ETF.com: Are ETFs allowing institutions to be more tactical than before? Is tactical asset allocation more of the norm today among institutions?
Hunnicutt: It depends on the institution and how much they may make tactical decisions inside of their allocations. A hedge fund, for example, has to do things much differently than a large insurer or an endowment. But I do think that there are folks who are starting to consider and evaluate the potential opportunities in being more tactical because the tools to do so—ETFs—are now available.
I think smart-beta ETFs also allow you to have some specific outcome-based types of opportunities. If I'm a pension plan and I want to lower my risk, I can do that by using a low-volatility equity basket versus just buying bonds, particularly given where the rate environment is right now. Smart-beta ETFs give me more options.
ETF.com: Is there a particular type of smart-beta ETF that institutions are favoring these days?
Hunnicutt: Fundamental weighting is one type we've seen people have interest in. And it's been around for a while. Having a longer track record in these strategies helps. PRF [PowerShares FTSE RAFI US 1000 Portfolio (PRF | A-88)], for instance, is nearly 10 years old now. Institutions like the fact that they have a significant track record they can look at.
But smart-beta ETFs all have personality. You can look at something like a momentum-weighted index versus a high-quality index. The market environments in which they perform and add value are going to be different. All of that impacts their adoption rate.
ETF.com: The report pointed out that high-dividend funds are among the most widely used today. Is this just a phenomenon that's tied to the ongoing hunt for yield?
Hunnicutt: What we hear most often is that yield is a lot more scarce today than it was 10 years ago. Institutions are trying to find ways to help re-factor some of that income or that dividend. Certainly, dividend-paying stocks or a basket of dividend-paying stocks is a way that they're able to do that.
Dividend strategies have also been one of the earlier types of smart-beta tools to come out. So, maybe they've had a little more time to get traction and to show how to perform in different environments. I’ll say that the length of time on the market as well as the current yield environment are two factors leading institutions to have a high interest in dividend-focused ETFs.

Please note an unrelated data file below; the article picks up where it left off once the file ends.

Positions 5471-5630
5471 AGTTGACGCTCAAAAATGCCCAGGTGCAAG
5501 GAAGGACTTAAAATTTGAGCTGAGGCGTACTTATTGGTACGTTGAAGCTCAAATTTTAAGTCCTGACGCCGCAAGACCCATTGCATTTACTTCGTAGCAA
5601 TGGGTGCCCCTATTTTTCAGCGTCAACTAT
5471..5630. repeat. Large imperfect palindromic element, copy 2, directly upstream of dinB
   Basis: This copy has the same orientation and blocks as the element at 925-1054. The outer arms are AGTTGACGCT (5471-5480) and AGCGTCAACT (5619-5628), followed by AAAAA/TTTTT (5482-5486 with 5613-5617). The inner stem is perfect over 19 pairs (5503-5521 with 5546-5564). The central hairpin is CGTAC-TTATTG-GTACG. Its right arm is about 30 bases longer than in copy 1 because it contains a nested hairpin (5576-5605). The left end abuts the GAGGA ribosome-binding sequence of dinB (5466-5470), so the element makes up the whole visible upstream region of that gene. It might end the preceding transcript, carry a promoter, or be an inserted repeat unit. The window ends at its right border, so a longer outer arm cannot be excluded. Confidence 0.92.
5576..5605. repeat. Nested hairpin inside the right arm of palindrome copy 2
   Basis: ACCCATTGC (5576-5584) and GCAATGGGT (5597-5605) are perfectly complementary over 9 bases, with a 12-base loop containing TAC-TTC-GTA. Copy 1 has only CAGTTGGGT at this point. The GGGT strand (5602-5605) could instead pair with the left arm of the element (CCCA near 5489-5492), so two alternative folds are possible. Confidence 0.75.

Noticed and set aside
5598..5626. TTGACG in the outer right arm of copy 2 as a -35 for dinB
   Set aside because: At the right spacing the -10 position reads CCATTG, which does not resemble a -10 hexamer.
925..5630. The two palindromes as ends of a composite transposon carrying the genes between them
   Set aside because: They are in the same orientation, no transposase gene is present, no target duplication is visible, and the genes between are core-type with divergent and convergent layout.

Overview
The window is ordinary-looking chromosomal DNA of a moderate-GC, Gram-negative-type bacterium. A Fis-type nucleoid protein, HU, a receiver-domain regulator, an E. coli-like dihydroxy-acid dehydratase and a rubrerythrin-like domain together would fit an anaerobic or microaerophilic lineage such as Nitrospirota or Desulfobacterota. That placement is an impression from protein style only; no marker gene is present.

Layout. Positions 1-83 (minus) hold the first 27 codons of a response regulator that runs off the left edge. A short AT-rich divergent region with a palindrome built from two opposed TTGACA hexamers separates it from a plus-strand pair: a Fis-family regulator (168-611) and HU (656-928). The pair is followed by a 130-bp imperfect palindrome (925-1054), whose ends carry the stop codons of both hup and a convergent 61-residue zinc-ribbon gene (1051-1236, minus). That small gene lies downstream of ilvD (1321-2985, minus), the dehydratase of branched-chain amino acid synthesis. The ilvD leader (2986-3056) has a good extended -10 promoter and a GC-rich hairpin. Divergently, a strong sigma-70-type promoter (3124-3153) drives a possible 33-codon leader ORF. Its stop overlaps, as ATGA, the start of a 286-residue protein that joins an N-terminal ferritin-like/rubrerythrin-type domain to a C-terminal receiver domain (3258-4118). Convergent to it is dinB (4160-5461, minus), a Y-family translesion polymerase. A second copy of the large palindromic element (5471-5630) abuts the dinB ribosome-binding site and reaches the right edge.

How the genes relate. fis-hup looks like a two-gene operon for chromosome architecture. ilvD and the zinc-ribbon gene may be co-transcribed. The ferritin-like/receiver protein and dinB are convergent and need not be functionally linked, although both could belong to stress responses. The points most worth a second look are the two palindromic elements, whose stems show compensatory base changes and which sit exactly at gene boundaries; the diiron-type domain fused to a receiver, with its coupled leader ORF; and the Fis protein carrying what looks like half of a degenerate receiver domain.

ETF.com: Did anything surprise you in your research as far as how institutions are using smart-beta ETFs or what types of funds they favor? Any shocker?
Hunnicutt: Compared to the report we did last year—this was our second annual—there wasn't a significant change in outcome. We were very encouraged to see the level of interest in and increase usage of ETFs in general. But it was interesting to see that smart-beta ETFs are the type of vehicle most institutions say they intend to use more of. Some 62 percent said they plan to increase use of smart-beta ETFs, more than any other category. And that number is up from last year. We expect it to grow further.
ETF.com: Is there any pocket of the market where institutions see a need for product innovation? Are there any flavors of smart-beta ETFs missing?
Hunnicutt: There’s a push for multifactor ETFs, although we're already there in many cases. If you look at SPHD [PowerShares S&P 500 High Dividend Portfolio (A-53)], that’s a great example of taking two factors to create a unique outcome of high-dividend-paying stocks that have less volatility. But I think we’re going to continue to see similar funds evolve that combine things like factors and strategies.
There's a lot of interest in the current environment around currency-hedged-type products. Smart-beta ETFs that incorporate a currency hedge with better tactical factors could be an area where people might have real interest.